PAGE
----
The nonlinear diffusion filtering is a useful technique that uses an edge seeking function to encourage diffusion within regions and prohibit it across strong edges. Hence edges can be preserved while removing noise from the image. However, the gradient dependent diffusion, such as the anisotropic diffusion proposed by Perona and Malik [30], cannot effectively distinguish between edges and ramps [31], causing the staircase effect when smoothing ramp regions. Thus, variations of the traditional diffusion filtering (PM) have been proposed to overcome its shortcoming of staircase effect, such as quaternion diffusion [32] and nonlinear complex diffusion [33]. However, most of them worked in a simple scale thus may have the limitation of retaining subtle features. This leads us to consider diffusion in multi-scale.

In this paper, we propose a multi-scale modified nonlinear diffusion (MND) filter using Laplacian pyramid decomposition for CBCT with low radiation dose, with the aim of improving the quality of intra-operative CBCT in EVAR procedures, so that the denoised result is good enough for image interpretation or further processing (e.g. registration with pre-operative CT or post-operative CT). In the modified diffusion filter, the diffusion function is constructed using the gradient magnitude image, rather than gradient values in neighborhood, so that edges can be well preserved and smoothed without introducing obvious staircase effect. And then the proposed Laplacian pyramid-based nonlinear diffusion (LPMND) can reduce noise and streak artifacts while preserving edges and detailed features and completely eliminate the staircase effect.

Methods

Laplacian pyramid-based modified nonlinear diffusion

The proposed Laplacian pyramid-based modified nonlinear diffusion (LPMND) method is illustrated in Fig. 1. The Laplacian Pyramid is a decomposition of the original image into a hierarchy of images so that each level corresponds to a different band of image frequencies [34]. More details are reported in Additional file 1: Appendix A1. In our method, the degraded image is decomposed into 3 levels with the approximation image as the highest level.Actually noise and useful signal components of an image will be reflected in different levels after decomposition using the Laplacian pyramid. Regard to a degraded image, as noise has high frequency, it mainly exists in the lower pyramid level. However, we need notice that although noise mainly exists in lower level, some also exists in higher level and should be discarded. Similarly, some useful information of structure may exist in the lower level and should be retained. The proposed modified nonlinear diffusion (MND) is therefore applied on the image in each level. Obviously, there are three steps as shown in Fig. 1: (1) transforming the image to be processed into its pyramid domain, (2) restoring all pyramid images by performing MND filter, and (3) reconstructing the Laplacian pyramid using the processed pyramid images in each level.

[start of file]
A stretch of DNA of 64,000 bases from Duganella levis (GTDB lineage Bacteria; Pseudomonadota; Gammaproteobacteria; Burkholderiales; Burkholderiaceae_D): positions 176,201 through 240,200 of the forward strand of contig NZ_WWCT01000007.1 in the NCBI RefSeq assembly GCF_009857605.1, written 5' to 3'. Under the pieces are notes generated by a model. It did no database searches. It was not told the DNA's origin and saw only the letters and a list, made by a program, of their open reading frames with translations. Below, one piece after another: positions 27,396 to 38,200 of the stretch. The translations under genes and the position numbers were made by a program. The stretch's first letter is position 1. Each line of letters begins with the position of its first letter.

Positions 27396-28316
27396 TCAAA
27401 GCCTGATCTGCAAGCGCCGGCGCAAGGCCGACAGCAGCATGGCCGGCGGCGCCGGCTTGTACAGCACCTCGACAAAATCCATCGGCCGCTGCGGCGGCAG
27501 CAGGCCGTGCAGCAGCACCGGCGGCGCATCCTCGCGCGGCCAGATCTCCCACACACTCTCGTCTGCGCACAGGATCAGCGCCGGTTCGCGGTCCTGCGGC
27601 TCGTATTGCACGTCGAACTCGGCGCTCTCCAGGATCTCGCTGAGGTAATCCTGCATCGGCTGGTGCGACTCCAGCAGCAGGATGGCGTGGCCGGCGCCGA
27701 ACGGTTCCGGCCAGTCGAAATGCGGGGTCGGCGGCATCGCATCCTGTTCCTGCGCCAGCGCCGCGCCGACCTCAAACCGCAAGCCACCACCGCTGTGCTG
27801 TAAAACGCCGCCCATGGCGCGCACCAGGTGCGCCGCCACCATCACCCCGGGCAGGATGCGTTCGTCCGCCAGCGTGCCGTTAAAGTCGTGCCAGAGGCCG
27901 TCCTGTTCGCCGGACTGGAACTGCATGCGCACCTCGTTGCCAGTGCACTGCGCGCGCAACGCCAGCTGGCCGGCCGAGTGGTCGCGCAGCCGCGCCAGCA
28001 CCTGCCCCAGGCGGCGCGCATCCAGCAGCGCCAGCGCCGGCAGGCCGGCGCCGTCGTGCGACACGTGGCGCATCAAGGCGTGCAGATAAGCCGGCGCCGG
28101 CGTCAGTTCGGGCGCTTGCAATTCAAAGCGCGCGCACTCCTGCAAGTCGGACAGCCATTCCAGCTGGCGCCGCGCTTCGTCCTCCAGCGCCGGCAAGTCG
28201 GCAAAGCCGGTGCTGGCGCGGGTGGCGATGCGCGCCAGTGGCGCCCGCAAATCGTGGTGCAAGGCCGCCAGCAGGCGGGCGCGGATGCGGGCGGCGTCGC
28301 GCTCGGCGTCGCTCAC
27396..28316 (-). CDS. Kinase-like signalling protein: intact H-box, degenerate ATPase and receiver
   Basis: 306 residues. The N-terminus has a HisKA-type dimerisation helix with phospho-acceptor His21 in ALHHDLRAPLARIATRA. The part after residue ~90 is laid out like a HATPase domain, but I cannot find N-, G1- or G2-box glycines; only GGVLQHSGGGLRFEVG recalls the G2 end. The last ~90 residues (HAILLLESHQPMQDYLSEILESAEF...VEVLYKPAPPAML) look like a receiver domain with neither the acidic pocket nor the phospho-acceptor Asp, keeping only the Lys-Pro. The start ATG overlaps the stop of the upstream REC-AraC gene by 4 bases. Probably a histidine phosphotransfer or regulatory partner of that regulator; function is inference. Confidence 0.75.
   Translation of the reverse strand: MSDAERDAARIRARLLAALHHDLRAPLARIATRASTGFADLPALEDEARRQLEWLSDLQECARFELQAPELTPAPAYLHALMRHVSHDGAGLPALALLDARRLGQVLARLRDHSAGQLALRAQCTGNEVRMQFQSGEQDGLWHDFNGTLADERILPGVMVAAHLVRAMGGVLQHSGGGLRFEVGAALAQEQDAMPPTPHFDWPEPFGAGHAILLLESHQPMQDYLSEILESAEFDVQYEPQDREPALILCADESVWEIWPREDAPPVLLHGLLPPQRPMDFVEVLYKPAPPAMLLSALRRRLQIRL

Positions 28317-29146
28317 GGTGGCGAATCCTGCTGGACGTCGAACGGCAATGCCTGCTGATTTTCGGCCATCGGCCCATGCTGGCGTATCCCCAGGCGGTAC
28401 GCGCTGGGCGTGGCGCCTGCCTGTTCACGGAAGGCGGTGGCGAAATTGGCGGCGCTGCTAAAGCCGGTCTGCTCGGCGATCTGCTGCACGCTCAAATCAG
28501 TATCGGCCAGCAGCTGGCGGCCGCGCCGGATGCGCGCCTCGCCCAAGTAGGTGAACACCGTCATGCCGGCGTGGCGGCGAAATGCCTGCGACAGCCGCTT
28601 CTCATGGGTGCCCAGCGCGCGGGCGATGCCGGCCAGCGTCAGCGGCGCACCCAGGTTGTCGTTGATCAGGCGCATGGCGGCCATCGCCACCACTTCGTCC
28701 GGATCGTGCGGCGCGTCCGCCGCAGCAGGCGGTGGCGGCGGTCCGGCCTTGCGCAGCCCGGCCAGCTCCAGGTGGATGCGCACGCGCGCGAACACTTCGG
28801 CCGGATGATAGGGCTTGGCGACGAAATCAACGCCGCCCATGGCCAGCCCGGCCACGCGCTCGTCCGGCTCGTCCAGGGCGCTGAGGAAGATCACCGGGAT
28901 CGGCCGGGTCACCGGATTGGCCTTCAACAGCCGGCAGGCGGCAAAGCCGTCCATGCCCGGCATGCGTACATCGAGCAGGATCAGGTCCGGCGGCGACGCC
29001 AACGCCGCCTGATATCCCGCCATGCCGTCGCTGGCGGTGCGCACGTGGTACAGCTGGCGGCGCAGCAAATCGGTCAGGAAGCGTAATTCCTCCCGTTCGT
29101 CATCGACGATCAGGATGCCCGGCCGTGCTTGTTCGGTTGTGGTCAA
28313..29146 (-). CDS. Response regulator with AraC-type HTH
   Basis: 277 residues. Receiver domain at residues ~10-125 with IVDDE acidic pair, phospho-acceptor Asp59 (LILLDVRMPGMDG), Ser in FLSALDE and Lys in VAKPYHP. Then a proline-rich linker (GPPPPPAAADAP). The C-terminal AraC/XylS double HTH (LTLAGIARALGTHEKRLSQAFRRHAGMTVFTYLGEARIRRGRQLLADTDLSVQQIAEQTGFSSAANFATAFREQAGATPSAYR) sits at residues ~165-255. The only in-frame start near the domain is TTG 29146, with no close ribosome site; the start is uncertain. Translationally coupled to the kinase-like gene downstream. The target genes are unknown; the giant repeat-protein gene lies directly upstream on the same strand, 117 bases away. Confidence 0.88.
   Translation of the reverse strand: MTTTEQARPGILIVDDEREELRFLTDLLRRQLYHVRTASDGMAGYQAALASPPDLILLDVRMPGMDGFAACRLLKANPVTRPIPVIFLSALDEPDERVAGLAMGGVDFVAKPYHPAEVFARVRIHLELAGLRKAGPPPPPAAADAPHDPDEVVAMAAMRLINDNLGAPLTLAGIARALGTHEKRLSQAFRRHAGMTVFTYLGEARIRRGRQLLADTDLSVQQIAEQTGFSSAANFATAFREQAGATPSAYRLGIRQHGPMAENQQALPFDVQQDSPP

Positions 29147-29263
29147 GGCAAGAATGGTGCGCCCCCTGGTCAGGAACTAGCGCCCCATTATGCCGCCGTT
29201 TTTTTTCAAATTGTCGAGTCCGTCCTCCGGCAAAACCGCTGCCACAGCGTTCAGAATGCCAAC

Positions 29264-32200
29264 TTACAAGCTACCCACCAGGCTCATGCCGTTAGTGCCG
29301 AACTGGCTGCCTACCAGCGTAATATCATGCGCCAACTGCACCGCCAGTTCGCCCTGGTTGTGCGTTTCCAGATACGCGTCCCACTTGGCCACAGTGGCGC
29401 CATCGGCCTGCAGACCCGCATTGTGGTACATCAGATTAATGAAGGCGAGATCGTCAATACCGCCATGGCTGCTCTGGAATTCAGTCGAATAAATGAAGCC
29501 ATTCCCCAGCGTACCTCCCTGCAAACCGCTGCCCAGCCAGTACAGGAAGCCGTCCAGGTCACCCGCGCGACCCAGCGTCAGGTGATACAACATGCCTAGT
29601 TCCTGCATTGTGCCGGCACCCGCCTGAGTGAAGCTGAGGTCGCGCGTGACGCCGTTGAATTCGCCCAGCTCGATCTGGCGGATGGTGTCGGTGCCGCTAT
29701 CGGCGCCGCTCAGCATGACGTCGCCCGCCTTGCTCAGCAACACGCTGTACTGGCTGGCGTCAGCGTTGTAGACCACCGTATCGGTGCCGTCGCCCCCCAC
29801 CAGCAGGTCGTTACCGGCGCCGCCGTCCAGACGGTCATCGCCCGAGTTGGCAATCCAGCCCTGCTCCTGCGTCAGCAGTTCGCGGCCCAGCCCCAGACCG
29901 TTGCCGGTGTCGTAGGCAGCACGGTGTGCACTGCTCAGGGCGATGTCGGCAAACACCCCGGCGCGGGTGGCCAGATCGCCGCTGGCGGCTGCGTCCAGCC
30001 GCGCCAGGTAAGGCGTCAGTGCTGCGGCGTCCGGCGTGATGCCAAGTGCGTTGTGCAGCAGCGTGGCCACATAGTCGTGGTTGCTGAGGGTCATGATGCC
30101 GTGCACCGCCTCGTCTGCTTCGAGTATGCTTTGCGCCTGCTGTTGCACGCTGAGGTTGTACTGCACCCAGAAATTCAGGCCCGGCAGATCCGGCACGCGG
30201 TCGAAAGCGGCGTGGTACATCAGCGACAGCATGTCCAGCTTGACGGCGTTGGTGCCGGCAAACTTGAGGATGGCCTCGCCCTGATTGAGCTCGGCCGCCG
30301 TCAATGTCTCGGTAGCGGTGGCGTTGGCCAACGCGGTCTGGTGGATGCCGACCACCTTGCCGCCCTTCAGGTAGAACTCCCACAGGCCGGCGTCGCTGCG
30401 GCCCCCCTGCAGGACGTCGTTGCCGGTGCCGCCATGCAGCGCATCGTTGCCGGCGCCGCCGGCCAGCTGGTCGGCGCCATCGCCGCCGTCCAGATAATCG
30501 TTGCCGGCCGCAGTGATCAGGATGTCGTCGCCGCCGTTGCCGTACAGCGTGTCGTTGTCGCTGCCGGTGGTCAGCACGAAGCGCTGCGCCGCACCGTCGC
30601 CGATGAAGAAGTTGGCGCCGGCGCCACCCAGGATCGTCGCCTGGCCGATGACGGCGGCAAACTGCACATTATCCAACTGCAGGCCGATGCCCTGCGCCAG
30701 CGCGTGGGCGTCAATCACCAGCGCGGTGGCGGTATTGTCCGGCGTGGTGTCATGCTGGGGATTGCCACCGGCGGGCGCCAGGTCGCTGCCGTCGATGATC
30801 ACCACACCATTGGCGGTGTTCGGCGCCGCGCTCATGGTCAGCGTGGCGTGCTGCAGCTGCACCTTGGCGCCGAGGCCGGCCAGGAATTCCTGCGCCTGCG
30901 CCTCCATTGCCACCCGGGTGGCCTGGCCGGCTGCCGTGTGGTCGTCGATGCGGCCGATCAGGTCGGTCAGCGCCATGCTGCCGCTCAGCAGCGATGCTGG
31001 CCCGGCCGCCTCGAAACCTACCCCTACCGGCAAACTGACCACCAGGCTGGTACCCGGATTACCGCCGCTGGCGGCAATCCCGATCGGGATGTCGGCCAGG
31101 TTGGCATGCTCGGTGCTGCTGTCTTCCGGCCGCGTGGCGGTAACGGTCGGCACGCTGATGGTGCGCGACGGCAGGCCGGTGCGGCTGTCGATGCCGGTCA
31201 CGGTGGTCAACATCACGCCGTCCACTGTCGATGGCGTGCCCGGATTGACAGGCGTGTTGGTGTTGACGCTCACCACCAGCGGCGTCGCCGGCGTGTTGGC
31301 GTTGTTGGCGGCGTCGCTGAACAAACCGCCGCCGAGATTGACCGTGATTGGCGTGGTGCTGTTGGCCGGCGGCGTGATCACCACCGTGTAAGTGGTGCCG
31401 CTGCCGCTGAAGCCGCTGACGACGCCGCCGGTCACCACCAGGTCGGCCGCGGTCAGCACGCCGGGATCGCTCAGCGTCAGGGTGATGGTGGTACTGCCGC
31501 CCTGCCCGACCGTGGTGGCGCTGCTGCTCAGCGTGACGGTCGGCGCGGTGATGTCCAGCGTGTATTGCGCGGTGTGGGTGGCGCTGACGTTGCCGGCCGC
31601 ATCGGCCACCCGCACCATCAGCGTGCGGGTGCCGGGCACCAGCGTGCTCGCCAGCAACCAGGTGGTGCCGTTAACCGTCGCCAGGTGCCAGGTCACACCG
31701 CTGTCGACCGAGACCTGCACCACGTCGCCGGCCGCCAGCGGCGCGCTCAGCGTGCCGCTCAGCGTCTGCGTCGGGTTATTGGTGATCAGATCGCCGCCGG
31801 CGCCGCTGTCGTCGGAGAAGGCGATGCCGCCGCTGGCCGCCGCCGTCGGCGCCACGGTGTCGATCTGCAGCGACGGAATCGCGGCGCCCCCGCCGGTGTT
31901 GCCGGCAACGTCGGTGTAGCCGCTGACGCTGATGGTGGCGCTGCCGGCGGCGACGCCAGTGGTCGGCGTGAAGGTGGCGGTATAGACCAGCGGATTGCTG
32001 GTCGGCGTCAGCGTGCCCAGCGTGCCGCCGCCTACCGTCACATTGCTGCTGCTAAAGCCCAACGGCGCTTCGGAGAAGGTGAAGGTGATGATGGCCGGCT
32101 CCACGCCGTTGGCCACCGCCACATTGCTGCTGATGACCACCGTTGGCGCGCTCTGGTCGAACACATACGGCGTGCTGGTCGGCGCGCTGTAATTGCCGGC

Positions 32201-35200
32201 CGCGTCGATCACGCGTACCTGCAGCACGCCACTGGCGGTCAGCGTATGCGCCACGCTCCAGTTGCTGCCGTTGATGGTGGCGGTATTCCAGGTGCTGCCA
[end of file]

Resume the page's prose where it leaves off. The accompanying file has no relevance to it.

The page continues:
Fig. 1
Fig. 1

Outline of the proposed LPMND method

The proposed modified nonlinear diffusion

Although the anisotropic diffusion proposed by Perona and Malik (PM diffusion), more details about it is in Additional file 1: Appendix A2, has been proved to be useful in removing noise (except salt-pepper noise) in homogeneous region, it limits the smoothing at the edge pixels due to permitting more diffusion along the edge than across it and easily generates staircase effect due to the incorrect diffusion at ramp. The reason is that the gradient operator is not a proper measure to detect the ramp features (endpoints) and less effective in noise reduction within the ramp-edge. Several authors suggested using the second derivative to replace the gradient, so that edges and ramps can be effectively distinguished [35, 36]. Gilboa et al. [33] also pointed that the second derivative was a more suitable choice than the gradient because it has a high magnitude near the endpoints and low magnitude elsewhere. That’s, in the diffusion process, the diffusion coefficient should be small near the endpoints and large within the ramp so that noise over the ramp can be reduced and ramp edge can be preserved at the endpoints. However, using the second derivative as the edge indicator may introduce a numerical problem when third order derivatives are computed.

According to the above-mentioned principle, we modified the diffusion function to remove noise while preserving ramp edges. The modified diffusion coefficient c is a function of the gradient magnitude image which does not involve the second derivative. It is defined as
$$ c\left(g(I)\right)=\frac{1}{1+{\left(g(I)/k\right)}^2} $$
(1)
where I is the original image and g(I) is its gradient magnitude image and given by
$$ g(I)=\sqrt{{G_x}^2+{G_y}^2} $$